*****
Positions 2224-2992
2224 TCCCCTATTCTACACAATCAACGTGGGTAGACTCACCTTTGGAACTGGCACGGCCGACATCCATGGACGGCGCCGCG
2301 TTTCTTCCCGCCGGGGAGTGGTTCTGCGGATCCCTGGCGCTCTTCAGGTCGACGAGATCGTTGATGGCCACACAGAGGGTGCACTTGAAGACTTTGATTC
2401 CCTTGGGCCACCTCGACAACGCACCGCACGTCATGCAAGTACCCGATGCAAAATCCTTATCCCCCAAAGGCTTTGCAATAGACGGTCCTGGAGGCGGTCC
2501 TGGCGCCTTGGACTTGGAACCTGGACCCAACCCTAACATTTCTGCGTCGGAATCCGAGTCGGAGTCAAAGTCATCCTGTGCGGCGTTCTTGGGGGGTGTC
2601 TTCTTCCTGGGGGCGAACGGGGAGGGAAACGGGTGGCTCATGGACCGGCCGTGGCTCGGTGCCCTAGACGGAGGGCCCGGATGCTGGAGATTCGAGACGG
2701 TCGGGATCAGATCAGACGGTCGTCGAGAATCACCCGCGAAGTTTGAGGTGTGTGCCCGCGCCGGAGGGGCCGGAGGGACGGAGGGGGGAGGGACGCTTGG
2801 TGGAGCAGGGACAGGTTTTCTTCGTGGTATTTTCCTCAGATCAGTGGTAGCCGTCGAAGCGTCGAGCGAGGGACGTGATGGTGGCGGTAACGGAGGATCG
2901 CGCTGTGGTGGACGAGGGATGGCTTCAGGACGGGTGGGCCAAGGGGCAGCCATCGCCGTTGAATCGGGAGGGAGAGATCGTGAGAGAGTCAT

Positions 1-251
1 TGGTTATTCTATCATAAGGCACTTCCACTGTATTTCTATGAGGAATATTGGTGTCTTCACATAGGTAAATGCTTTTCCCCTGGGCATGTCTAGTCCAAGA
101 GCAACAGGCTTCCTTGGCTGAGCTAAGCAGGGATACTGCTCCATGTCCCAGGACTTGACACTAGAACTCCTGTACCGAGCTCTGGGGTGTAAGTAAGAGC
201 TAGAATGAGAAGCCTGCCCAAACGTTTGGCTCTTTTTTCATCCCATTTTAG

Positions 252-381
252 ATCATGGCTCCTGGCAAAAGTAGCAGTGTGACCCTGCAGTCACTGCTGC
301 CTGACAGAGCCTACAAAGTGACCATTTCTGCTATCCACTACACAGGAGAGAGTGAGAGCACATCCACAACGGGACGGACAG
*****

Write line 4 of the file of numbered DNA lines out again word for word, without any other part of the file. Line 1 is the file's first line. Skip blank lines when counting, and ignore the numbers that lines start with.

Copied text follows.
2401 CCTTGGGCCACCTCGACAACGCACCGCACGTCATGCAAGTACCCGATGCAAAATCCTTATCCCCCAAAGGCTTTGCAATAGACGGTCCTGGAGGCGGTCC